REIA slams government rent plan

Staff Report

The Real Estate Institute of Australia has slammed the Labor government's proposal to cap rents in Australia.

REIA president Pamela Bennett said capping rents would be "disastrous" for rental affordability and the property market.

Earlier this week, the Labor government said it would look at monitoring the rent costs in the private rental market and examine mechanisms to maintain affordability such as the introduction of rent capping legislation.

"To cap rents in the private rental market would be counterproductive to the objectives of improving affordability. It would reduce the supply of rental housing which would be detrimental to rental affordability," Ms Bennett said.

"If the proposal was implemented, the impact could be similar to the outcome of the Hawke Government's decision in 1985 to deny investors tax deductibility of interest payments. The market response led to an undersupply of rental property and escalating rents, before the decision was reversed in less than two years.

"The proportion of income required to meet rent payments is currently 24.8 per cent while the proportion of income required to meet loan repayments is 34.6 per cent.

"Rental affordability has been relatively stable, at around 25.0 per cent of family income, for the past three years with some slightly improvement in affordability in recent times.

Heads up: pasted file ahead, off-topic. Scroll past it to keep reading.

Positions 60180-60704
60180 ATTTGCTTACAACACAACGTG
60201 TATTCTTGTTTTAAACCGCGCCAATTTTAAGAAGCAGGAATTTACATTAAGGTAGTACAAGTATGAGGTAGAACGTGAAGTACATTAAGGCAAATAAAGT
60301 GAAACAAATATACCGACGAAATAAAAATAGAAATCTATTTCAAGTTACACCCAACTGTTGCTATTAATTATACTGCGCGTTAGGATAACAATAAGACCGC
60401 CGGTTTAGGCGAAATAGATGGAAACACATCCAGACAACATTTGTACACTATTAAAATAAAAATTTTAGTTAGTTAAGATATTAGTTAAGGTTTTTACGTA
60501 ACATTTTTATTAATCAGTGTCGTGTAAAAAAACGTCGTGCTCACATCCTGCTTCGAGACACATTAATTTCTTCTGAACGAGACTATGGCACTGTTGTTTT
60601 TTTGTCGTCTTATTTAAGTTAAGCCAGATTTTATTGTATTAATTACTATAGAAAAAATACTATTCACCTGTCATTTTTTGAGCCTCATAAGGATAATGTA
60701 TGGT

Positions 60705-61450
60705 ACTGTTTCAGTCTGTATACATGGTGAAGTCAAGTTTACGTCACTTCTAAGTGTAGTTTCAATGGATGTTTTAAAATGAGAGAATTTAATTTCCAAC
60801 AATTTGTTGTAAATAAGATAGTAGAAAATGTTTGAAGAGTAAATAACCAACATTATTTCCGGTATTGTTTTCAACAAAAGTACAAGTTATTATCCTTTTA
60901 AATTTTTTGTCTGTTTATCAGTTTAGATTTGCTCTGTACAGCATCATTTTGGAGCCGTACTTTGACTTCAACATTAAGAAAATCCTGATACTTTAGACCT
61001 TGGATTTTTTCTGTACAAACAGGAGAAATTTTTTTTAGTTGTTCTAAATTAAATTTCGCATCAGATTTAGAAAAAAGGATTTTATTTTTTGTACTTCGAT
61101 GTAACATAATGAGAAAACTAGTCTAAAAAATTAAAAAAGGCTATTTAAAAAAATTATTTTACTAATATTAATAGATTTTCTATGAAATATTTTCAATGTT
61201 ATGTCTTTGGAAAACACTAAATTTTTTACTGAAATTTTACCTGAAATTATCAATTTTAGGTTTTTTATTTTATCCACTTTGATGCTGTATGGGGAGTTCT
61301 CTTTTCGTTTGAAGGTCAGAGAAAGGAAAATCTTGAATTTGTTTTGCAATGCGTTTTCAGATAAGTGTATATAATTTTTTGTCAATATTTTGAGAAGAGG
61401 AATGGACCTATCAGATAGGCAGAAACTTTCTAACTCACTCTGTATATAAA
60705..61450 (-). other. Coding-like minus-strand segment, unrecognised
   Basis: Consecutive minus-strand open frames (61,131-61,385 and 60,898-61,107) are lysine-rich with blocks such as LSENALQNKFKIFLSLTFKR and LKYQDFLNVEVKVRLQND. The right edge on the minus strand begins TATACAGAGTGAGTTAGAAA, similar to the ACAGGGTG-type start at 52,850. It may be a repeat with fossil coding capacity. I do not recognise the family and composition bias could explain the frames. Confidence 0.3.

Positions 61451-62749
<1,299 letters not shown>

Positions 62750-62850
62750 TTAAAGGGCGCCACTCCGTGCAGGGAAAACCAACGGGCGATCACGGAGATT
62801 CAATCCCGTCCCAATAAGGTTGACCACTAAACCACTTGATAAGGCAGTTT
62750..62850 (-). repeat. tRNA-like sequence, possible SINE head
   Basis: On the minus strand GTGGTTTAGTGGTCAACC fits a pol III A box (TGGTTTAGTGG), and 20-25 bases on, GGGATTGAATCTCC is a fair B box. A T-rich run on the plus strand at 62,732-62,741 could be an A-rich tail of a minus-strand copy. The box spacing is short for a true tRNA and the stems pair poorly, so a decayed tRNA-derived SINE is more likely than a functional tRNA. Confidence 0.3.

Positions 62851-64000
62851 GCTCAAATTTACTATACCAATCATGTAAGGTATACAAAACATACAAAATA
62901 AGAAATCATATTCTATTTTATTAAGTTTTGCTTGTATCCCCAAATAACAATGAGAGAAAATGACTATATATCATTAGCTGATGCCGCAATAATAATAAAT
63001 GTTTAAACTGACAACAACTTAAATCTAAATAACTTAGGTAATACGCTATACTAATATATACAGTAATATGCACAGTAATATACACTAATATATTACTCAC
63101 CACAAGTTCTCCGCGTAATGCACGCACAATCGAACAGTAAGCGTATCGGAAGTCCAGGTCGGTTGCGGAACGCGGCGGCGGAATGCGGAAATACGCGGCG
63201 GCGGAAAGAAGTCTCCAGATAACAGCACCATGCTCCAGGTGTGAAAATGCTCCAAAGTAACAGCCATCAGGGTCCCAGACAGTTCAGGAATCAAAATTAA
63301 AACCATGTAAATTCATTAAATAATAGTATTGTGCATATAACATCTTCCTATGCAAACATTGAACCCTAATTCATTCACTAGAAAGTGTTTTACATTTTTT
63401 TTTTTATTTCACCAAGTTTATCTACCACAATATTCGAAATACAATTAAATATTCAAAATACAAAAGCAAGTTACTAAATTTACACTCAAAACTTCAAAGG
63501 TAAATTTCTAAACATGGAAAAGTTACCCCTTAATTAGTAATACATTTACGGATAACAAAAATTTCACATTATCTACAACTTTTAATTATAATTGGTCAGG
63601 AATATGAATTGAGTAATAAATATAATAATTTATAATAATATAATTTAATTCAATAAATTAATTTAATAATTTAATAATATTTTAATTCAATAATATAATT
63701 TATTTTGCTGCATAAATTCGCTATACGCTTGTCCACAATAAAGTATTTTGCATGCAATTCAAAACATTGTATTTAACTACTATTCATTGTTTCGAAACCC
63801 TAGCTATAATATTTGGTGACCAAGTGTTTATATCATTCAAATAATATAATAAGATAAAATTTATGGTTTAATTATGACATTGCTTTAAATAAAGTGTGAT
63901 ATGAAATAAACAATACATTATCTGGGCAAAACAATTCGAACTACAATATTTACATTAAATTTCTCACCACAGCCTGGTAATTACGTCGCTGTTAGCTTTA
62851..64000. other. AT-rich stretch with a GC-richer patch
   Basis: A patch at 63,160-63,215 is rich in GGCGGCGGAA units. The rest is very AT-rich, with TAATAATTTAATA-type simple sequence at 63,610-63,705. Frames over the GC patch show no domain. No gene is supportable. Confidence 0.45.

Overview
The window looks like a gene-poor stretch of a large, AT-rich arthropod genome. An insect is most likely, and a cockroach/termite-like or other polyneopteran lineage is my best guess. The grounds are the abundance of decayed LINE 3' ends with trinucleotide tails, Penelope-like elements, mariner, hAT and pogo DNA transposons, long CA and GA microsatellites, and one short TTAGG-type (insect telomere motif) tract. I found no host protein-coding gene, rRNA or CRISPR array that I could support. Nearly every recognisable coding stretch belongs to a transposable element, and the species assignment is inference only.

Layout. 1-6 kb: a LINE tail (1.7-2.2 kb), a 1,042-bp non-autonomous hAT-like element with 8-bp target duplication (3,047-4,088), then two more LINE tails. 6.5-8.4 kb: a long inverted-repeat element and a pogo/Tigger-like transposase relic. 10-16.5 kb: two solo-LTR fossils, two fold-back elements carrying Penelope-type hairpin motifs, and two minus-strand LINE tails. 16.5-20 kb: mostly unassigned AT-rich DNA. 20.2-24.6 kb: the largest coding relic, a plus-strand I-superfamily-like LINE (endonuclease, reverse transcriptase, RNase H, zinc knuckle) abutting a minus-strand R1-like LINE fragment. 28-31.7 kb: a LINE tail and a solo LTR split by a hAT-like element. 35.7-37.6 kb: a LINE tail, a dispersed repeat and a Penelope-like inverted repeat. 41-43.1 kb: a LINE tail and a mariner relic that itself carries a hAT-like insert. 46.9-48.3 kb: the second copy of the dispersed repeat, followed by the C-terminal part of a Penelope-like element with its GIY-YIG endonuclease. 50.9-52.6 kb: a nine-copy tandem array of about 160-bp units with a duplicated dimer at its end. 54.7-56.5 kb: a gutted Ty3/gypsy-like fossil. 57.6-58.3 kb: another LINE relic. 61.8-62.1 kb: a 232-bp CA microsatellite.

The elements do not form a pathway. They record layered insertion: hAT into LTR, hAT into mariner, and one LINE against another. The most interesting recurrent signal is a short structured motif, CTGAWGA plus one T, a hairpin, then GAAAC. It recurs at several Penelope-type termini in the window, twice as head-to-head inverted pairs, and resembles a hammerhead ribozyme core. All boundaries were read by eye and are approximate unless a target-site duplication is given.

"The proposal is not sustainable and when it is reversed, rents will soar. This is an extremely important issue and one that should not be taken lightly."

Staff Report

The Real Estate Institute of Australia has slammed the Labor government's proposal to cap rents in Australia.

REIA president Pamela Bennett said capping rents would be "disastrous" for rental affordability and the property market.

Earlier this week, the Labor government said it would look at monitoring the rent costs in the private rental market and examine mechanisms to maintain affordability such as the introduction of rent capping legislation.

"To cap rents in the private rental market would be counterproductive to the objectives of improving affordability. It would reduce the supply of rental housing which would be detrimental to rental affordability," Ms Bennett said.

"If the proposal was implemented, the impact could be similar to the outcome of the Hawke Government's decision in 1985 to deny investors tax deductibility of interest payments. The market response led to an undersupply of rental property and escalating rents, before the decision was reversed in less than two years.

"The proportion of income required to meet rent payments is currently 24.8 per cent while the proportion of income required to meet loan repayments is 34.6 per cent.

"Rental affordability has been relatively stable, at around 25.0 per cent of family income, for the past three years with some slightly improvement in affordability in recent times.

"The proposal is not sustainable and when it is reversed, rents will soar. This is an extremely important issue and one that should not be taken lightly."

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